Anybody that has taken a swing at blogging knows that just making your first dollar seems like a mountain to climb. Making $10,000+ per month seems almost impossible, and making $1,000,000 per year is just a stupid fantasy (which is one of my many goals for the coming years).

    The truth is, working online for a living is a slow process.

    I started MillennialMoneyMan.com about two years ago when my wife and I were still renting a room from her parents. I had just finished paying off my $40,000 of student loan debt, and I was starting to become really passionate about personal finance.

    My band directing job was something that I always thought I wanted to do, but after getting into the profession I realized that it wasn't really for me. I felt suffocated by the job, which is a common symptom of being an entrepreneur trapped in an employee's body.

    As far as technical skills like website building or writing, I had none. The night I decided to start writing about personal finance, I opened up a word doc and basically poured everything I thought about money out onto my computer.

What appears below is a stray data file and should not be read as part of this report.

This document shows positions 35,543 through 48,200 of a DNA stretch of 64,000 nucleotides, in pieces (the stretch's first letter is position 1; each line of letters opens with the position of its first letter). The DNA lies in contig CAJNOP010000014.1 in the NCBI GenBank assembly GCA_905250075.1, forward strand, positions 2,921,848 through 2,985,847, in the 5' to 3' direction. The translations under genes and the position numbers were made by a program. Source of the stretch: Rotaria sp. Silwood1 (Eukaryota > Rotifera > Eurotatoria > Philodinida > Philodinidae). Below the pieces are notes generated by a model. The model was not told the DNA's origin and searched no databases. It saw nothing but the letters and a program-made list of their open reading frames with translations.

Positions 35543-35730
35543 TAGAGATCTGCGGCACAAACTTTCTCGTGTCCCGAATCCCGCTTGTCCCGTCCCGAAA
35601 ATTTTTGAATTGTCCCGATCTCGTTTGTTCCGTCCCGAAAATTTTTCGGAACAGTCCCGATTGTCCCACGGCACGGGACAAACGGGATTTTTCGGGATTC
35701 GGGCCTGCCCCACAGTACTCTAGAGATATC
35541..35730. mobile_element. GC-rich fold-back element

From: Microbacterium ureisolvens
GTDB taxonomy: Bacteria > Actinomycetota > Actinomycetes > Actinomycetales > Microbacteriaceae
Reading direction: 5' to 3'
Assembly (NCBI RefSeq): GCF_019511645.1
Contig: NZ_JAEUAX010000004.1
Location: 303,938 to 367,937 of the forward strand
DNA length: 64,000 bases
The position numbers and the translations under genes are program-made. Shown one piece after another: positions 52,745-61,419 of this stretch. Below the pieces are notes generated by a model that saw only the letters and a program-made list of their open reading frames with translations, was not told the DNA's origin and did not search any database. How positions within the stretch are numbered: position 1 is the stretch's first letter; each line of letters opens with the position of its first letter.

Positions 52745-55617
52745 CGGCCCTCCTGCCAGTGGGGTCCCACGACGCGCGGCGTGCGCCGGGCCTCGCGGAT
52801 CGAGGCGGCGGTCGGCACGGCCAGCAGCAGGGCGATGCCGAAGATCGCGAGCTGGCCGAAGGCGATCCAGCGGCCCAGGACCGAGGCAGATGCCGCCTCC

After a quick Google search, I decided that Medium was the best option for posting what I had written. I slapped the post on Facebook, and then watched my life change the next morning as the post was shared over and over by my friends.

    That post started the slow, painful death of my teaching career.

    Once I realized that I had something to say about personal finance (and that people might actually listen), work became WAY harder. I stayed up late every night after teaching all day and researched the crap out of blogging and how to run a website.

    Somehow all these random internet nerds were making multiple times what I was making at my teaching job! I thought it was crazy and absolutely fascinating at the same time.

    Work from wherever you want, whenever you want. Wow.